Home > Environment, Nuclear Energy > Trace Amounts of Radioactive Iodine in Tokyo Tap Water

Trace Amounts of Radioactive Iodine in Tokyo Tap Water

March 19, 2011

UPDATE MARCH 21, 2011: You can pickup the most recent reports on radiation in the food supply in Japan through all major news outlets. Of interest is the WHO position today.

(Reuters) – The World Health Organization said on Monday that radiation in food after an earthquake damaged a Japanese nuclear plant was more serious than previously thought, eclipsing signs of progress in a battle to avert a catastrophic meltdown in its reactors.

MARCH 19, 2011: Trace amounts of radioactive iodine were detected in tap water in Tokyo and five other areas, amid concerns about leaks from a damaged nuclear power plant, the Japanese government said today.

A government ministry reported that small amounts of the iodine was found in tap water in Tokyo and five other prefectures. The ministry says the amounts did not exceed government safety limits but usual tests show no iodine.

But the findings add to public concerns about radiation leaking from the Fukushima nuclear power plant crippled by the earthquake and tsunami.

Read more: http://www.mirror.co.uk/news/top-stories/2011/03/19/radioactive-iodine-detected-in-tokyo-tap-water-after-japan-nuclear-plant-crisis-115875-23000968/#ixzz1H3tql5cF

RELATED:

VIENNA, March 19 (Reuters) – Japan has halted sales of food products from near a crippled nuclear plant because of contamination by a radioactive element which can pose a short-term health risk, the U.N. atomic agency said on Saturday.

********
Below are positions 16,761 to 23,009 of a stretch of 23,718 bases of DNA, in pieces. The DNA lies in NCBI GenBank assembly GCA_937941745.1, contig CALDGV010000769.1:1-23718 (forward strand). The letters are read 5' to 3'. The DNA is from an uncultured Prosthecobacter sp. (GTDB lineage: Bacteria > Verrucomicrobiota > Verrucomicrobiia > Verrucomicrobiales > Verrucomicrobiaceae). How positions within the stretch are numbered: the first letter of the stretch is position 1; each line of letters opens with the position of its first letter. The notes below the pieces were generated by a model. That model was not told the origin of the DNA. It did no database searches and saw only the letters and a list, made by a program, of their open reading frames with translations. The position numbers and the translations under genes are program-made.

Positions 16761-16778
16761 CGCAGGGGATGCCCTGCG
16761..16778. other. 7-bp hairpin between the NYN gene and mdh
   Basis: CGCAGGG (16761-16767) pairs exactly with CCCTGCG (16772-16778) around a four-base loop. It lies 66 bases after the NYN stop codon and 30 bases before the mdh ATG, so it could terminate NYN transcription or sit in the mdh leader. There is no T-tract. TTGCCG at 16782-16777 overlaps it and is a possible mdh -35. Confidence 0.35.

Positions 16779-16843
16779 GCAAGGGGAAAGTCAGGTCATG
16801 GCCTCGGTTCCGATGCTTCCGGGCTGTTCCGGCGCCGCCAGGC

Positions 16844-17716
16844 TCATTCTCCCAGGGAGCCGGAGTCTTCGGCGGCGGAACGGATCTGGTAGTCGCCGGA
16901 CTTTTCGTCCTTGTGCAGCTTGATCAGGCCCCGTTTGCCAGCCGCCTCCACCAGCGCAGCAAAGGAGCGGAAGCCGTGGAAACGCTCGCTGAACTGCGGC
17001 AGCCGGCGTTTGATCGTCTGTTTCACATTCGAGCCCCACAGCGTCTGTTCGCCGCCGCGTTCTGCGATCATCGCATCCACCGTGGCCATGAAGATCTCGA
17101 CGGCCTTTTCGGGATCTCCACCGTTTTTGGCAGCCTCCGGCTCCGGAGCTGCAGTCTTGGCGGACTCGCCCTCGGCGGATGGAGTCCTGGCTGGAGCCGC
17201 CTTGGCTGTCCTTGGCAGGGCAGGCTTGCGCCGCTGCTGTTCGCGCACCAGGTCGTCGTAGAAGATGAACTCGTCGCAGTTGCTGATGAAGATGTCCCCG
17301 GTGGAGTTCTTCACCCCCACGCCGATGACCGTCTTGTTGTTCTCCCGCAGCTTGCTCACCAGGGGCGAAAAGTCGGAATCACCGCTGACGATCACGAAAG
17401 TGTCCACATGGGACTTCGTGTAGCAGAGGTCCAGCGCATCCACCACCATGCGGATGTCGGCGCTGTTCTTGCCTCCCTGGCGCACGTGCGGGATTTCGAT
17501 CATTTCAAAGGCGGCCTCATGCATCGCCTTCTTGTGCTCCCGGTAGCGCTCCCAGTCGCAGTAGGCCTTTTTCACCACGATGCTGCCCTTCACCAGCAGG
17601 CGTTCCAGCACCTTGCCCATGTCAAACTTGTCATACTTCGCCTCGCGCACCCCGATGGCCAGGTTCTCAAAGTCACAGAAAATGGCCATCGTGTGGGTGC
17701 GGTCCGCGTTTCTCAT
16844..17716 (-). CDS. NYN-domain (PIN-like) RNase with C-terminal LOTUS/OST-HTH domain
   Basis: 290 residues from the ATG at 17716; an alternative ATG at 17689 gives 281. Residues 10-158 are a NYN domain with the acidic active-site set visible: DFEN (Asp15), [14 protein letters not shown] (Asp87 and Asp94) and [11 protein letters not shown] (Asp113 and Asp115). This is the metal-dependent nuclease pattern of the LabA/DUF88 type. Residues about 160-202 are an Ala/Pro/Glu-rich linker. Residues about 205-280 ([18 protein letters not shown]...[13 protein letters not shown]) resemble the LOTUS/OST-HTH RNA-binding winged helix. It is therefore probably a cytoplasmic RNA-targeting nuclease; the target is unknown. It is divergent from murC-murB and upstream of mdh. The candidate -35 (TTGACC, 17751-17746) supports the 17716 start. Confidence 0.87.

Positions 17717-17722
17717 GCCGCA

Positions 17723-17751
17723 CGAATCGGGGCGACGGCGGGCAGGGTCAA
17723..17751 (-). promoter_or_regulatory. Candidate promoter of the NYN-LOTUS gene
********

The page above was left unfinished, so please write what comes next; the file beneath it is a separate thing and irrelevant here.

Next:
In what it called another “critical” measure to counter contamination of food, the International Atomic Energy Agency (IAEA) said Japanese authorities on March 16 recommended that people leaving the area should ingest stable iodine.

Taken as pills or syrup, stable (non-radioactive) iodine can be used to help protect against thyroid cancer in the event of radiation exposure in a nuclear accident.

“Though radioactive iodine has a short half-life of about eight days and decays naturally within a matter of weeks, there is a short-term risk to human health if radioactive iodine in food is absorbed into the human body,” the IAEA said in a statement.

“If ingested, it can accumulate in and cause damage to the thyroid. Children and young people are particularly at risk of thyroid damage due to the ingestion of radioactive iodine.”

Advertisements
%d bloggers like this: